Checklist For Viewing A House
House Viewing Checklist
When we consider that buying a home is probably the biggest single purchase you’ll ever make, a decision to put in an offer can happen very quickly and even after a single viewing.
This purchase is going to be your new home and an investment for your future. As such getting it wrong can be a costly mistake.
You might spend just 20 mins looking around and then have to decide if it’s the house for you. It’s more difficult than it sounds.
These Tips Will Help
- Be Objective – try not to get swept away with the excitement of looking at potential new homes.
- Bring Someone With You – a second pair of eyes never goes amiss and another opinion could raise things you haven’t thought of.
- Photograph Things – you’ll be amazed at how easy it is to forget things you have noticed. Take photos of individual walls, windows and fixtures, even appliances. You might spot a fault later on that you missed initially that could be a deal breaker. (It’s a good idea to ask the vendor or estate agents permission)
- Arrive Early – take some time to look around the area, or sit outside the house and get a feel for the street and the neighbours.
- Don’t Rely On Your Eyes – follow your nose and you might be able to smell the musty scent of mould that’s been painted over. You can also feel the walls for damp or hairline cracks that might be a sign of structural problems.
Ask The Seller
If you ask the right questions it might be useful when you’re negotiating a price.
1.How Long Has The House Been On The Market?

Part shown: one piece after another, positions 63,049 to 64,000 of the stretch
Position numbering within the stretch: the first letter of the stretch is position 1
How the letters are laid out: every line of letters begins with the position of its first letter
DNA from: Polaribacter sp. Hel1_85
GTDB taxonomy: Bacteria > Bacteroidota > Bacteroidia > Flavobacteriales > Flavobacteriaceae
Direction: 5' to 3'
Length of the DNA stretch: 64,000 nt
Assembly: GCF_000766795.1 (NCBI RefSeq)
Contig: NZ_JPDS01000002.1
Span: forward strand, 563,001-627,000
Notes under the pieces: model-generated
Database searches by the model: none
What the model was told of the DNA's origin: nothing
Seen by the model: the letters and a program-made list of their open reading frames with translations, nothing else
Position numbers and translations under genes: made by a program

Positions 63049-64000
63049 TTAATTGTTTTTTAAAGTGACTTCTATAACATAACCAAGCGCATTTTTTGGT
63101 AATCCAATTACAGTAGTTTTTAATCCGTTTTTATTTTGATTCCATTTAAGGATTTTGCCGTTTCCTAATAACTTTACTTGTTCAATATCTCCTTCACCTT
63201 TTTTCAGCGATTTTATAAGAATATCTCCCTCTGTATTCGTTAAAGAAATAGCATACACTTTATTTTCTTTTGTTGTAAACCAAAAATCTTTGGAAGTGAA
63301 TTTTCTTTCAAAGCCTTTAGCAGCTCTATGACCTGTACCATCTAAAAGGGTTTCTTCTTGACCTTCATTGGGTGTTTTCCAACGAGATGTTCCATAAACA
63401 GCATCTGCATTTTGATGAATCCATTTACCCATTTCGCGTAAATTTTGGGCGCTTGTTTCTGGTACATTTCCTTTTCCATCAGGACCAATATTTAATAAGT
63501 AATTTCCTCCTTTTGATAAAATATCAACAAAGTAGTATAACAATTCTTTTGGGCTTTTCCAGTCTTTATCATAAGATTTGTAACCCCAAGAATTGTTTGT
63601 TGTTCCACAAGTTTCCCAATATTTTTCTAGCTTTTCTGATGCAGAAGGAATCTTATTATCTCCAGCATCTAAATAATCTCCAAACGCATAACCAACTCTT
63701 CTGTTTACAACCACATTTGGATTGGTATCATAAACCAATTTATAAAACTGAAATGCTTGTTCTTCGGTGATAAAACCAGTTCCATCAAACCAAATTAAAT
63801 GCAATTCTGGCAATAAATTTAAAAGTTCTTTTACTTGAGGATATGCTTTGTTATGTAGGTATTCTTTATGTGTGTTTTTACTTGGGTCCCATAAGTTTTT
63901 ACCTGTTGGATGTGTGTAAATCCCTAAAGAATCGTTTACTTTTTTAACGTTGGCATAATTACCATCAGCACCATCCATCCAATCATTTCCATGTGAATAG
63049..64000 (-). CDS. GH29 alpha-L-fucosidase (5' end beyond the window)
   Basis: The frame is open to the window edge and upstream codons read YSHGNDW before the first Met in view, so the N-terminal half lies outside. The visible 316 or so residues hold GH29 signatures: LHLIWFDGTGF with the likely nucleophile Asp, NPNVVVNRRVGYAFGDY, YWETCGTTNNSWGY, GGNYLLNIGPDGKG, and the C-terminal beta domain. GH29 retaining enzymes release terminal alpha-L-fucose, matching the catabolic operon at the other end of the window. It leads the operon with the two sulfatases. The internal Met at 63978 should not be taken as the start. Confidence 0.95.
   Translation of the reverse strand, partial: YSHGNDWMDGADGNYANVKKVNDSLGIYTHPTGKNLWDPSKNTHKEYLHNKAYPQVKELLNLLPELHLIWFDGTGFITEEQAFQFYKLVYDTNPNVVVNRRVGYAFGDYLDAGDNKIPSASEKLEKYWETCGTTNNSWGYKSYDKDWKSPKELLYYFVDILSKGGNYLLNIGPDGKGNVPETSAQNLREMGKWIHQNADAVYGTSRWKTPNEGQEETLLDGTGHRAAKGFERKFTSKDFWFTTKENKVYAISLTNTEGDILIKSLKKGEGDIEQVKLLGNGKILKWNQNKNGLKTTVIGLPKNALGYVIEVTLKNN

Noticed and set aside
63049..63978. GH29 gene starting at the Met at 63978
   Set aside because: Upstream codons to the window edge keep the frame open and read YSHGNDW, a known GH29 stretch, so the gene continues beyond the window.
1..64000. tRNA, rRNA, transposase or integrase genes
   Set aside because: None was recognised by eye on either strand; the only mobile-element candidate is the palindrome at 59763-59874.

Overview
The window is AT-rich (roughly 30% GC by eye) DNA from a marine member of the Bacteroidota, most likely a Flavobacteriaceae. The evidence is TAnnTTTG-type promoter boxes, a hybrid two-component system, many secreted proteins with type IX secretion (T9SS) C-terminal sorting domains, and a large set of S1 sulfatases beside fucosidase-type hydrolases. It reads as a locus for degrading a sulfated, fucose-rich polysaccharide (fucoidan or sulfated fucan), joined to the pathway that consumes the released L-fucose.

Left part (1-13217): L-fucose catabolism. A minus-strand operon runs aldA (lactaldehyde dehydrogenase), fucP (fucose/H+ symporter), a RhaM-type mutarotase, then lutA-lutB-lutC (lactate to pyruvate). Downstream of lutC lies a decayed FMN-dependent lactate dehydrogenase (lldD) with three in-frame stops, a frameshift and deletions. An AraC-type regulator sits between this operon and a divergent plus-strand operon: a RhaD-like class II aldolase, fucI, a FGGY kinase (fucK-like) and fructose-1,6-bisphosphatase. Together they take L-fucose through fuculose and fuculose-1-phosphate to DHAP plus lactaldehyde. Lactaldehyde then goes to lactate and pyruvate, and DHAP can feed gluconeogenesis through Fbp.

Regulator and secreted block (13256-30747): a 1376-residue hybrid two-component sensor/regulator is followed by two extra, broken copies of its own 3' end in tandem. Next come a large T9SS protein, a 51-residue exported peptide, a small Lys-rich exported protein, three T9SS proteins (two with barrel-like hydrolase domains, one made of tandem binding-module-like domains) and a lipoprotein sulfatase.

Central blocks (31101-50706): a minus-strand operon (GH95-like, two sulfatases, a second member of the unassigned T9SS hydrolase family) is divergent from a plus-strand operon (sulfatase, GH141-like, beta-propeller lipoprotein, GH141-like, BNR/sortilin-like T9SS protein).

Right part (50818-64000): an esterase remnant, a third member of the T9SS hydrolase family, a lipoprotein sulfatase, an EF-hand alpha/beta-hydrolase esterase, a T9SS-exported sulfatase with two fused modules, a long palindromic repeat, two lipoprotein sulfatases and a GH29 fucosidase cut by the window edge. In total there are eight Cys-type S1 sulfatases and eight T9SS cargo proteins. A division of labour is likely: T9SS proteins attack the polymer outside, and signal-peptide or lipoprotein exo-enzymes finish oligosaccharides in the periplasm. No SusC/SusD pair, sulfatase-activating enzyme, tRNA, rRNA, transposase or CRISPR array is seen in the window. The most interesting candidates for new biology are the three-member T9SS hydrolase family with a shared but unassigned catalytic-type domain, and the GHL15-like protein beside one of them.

If the house has been available for more than three months, have a think what could be putting people off. Is there an underlying problem or is it priced too high? The seller might accept a lower price if they have been waiting a long time to sell.
2. Why Are You Selling?
It makes a world of difference if the reason is for work purposes or a growing family than because of awful neighbours. Of course they’re unlikely to tell you any negative features which is driving them away, but it is always worth asking.
3. How Long Have You Lived Here?
A string of short-term owners should ring alarm bells. Do your best to find out the history of ownership. Things can become apparent the more digging you do
4. What’s Included In The Price?
Ask about white goods, large/bespoke items of furniture. They might be included in the sale… or you might require them to be taken. All these things are worth remembering in regards to price negotiation, either way.
Gardens and outbuildings might have shared ownership with the neighbours, so find out who owns what. It’s important to know exactly what you’ll get for your money.
5. How Much Storage Space Is There?
It’s always good to know. Storage space is often overlooked and you haven’t seen your belongings in the house yet. Will they all fit? Is there room for cupboards or shelves to be built in? Especially in newly built houses, storage space can be scarce.
6. Which Way Does The House Face?
It can sometimes be difficult to tell the difference between a north and south facing house/garden, but in summer it can make the difference between a home that is full of light and warmth, and one that is dark. The estate agent might be able to tell you this. If it is a sunny day, you might be able to see for yourself.
7. How Old Is The Roof?
Take a look at the roof, are there any gaping holes or missing tiles? Though not all shabby roofs are obvious to the naked eye. Replacing a roof is an expensive business. Newer roofs have a life expectancy of only 15-20 years, depending on the materials used.